Why Walmart split its stock
Walmart stock splits used to be a regular event — there were six of them just between November 1980 and June 1990. But it's now almost 25 years since the last one, in March 1999.
Why it matters: Nowadays, almost every brokerage, including Walmart's own Associate Stock Purchase Plan, allows the purchase of fractional shares, making a company's nominal share price less important than ever.
The other side: Walmart's own press release this week announcing a new stock split quotes CEO Doug McMillon as saying that "Sam Walton believed it was important to keep our share price in a range where purchasing whole shares, rather than fractions, was accessible to all of our associates."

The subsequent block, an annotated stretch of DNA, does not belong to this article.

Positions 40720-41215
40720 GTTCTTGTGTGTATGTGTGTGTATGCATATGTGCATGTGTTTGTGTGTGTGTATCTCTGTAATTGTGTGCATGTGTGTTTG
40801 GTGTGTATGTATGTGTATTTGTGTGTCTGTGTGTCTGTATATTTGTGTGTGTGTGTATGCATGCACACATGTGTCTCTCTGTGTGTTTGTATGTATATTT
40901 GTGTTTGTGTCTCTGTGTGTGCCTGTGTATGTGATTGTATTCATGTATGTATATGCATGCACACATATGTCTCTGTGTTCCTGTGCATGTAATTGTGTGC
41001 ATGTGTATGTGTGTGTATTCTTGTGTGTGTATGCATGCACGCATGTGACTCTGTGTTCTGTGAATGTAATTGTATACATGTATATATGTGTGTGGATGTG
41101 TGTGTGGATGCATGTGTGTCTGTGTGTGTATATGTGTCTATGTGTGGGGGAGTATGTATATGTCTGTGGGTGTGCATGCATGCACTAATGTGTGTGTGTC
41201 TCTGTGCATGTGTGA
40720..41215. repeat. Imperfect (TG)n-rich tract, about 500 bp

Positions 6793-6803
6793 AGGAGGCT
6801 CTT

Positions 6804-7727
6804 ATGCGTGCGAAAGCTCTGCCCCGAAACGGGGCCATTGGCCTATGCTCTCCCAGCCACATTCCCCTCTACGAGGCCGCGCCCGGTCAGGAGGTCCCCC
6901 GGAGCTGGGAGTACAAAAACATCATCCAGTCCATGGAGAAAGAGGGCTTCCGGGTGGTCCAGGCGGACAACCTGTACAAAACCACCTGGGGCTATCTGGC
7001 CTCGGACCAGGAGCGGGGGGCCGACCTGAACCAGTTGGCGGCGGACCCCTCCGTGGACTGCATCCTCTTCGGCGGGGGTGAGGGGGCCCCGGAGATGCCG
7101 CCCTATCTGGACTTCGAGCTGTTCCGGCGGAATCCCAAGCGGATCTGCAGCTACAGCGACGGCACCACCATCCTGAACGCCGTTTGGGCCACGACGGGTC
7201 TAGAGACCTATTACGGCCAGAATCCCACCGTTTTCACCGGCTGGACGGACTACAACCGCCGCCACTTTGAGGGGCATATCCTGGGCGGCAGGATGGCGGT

- Walton stepped down as CEO in February 1988, when an entry-level Walmart associate would have had to work more than 8 hours to amass enough pre-tax income to buy a single share.
- After this month's stock split, that ratio is going to plunge to an all-time low of less than 4.
The bottom line: The stated reason for splitting the stock doesn't seem to make a lot of sense — especially given that the split is going to significantly dilute Walmart's contribution to the Dow Jones Industrial Average.